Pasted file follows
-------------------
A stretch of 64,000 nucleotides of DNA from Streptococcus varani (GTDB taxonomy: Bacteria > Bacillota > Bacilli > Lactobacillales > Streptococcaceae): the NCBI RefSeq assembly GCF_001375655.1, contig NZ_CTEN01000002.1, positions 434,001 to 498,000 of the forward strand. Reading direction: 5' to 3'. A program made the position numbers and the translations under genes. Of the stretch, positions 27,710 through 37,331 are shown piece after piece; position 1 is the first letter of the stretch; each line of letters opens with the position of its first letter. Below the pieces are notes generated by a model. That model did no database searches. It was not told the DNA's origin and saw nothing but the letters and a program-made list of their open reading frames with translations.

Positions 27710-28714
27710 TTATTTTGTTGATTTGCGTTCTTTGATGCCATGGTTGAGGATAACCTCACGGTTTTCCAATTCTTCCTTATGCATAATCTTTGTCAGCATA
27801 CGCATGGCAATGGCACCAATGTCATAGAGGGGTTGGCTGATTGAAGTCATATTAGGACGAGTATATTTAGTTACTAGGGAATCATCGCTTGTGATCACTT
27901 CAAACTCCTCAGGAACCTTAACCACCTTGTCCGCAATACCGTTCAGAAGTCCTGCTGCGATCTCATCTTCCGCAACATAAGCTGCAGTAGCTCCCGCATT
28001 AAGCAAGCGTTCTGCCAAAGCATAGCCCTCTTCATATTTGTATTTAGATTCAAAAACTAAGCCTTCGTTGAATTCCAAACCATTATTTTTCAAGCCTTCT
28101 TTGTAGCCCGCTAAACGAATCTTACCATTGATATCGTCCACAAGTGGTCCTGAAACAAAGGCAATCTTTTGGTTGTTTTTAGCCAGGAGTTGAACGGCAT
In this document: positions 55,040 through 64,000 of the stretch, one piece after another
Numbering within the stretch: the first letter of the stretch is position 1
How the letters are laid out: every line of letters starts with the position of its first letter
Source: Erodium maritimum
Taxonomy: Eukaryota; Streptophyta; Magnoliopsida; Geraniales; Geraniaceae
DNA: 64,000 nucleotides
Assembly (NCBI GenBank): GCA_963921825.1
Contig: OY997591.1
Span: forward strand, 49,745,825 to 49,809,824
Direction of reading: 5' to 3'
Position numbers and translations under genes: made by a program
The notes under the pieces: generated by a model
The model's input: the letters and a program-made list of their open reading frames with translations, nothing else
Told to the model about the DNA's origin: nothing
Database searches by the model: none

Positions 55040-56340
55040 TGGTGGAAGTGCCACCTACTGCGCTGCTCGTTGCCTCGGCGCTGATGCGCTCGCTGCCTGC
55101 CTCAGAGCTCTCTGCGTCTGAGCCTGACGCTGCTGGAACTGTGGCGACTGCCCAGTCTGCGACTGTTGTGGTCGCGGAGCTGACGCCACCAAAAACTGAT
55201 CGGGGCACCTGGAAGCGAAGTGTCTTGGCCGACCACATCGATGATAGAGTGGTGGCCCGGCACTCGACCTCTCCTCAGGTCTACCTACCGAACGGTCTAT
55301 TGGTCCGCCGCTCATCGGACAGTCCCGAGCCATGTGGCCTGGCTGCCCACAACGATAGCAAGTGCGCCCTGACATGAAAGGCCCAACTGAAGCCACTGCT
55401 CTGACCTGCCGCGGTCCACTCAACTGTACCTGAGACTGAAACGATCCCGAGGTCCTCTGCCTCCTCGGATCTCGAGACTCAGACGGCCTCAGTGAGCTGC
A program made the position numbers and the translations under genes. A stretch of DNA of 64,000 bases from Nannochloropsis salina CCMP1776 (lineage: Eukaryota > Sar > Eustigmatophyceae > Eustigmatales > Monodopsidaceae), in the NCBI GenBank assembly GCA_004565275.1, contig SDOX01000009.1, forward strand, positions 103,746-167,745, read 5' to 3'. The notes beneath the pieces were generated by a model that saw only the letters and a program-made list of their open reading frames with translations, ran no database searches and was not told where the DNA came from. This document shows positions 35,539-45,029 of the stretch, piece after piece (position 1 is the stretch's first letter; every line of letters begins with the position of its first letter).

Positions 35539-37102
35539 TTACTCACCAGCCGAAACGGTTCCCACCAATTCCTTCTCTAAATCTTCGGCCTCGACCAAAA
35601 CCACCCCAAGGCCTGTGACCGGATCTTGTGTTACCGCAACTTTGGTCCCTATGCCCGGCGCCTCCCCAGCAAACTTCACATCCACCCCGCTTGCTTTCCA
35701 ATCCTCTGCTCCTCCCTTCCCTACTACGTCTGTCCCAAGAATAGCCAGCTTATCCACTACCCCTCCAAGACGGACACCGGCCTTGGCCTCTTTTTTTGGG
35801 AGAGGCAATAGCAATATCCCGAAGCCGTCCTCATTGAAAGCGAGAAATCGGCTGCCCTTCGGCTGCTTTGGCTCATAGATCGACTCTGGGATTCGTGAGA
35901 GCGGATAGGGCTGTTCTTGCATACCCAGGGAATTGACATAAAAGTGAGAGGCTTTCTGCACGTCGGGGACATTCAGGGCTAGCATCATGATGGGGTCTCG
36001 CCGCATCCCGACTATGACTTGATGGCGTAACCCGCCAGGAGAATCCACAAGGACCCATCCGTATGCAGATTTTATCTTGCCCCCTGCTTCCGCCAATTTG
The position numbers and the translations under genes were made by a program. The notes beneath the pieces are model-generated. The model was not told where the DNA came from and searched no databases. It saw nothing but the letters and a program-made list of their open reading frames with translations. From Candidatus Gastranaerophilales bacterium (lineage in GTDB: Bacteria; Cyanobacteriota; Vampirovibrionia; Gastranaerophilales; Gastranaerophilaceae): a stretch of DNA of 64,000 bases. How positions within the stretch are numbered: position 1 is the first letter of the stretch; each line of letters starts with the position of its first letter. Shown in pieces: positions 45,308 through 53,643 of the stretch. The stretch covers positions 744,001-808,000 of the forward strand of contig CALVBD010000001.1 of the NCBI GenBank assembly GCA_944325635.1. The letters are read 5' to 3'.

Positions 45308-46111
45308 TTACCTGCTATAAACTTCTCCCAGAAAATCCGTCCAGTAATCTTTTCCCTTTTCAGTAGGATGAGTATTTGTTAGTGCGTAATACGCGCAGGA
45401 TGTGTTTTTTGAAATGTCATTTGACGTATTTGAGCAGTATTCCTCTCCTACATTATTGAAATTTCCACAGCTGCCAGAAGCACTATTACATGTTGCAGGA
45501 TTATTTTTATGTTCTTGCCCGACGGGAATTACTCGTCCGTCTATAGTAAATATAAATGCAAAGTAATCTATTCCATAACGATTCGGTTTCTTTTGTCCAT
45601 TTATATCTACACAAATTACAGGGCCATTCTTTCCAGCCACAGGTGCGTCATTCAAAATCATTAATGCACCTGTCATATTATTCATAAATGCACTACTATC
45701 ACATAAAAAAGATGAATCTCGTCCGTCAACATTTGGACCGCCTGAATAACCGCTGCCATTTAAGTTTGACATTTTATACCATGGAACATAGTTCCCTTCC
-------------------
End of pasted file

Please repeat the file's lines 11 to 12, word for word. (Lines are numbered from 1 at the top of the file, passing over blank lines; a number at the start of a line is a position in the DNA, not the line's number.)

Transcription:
Source: Erodium maritimum
Taxonomy: Eukaryota; Streptophyta; Magnoliopsida; Geraniales; Geraniaceae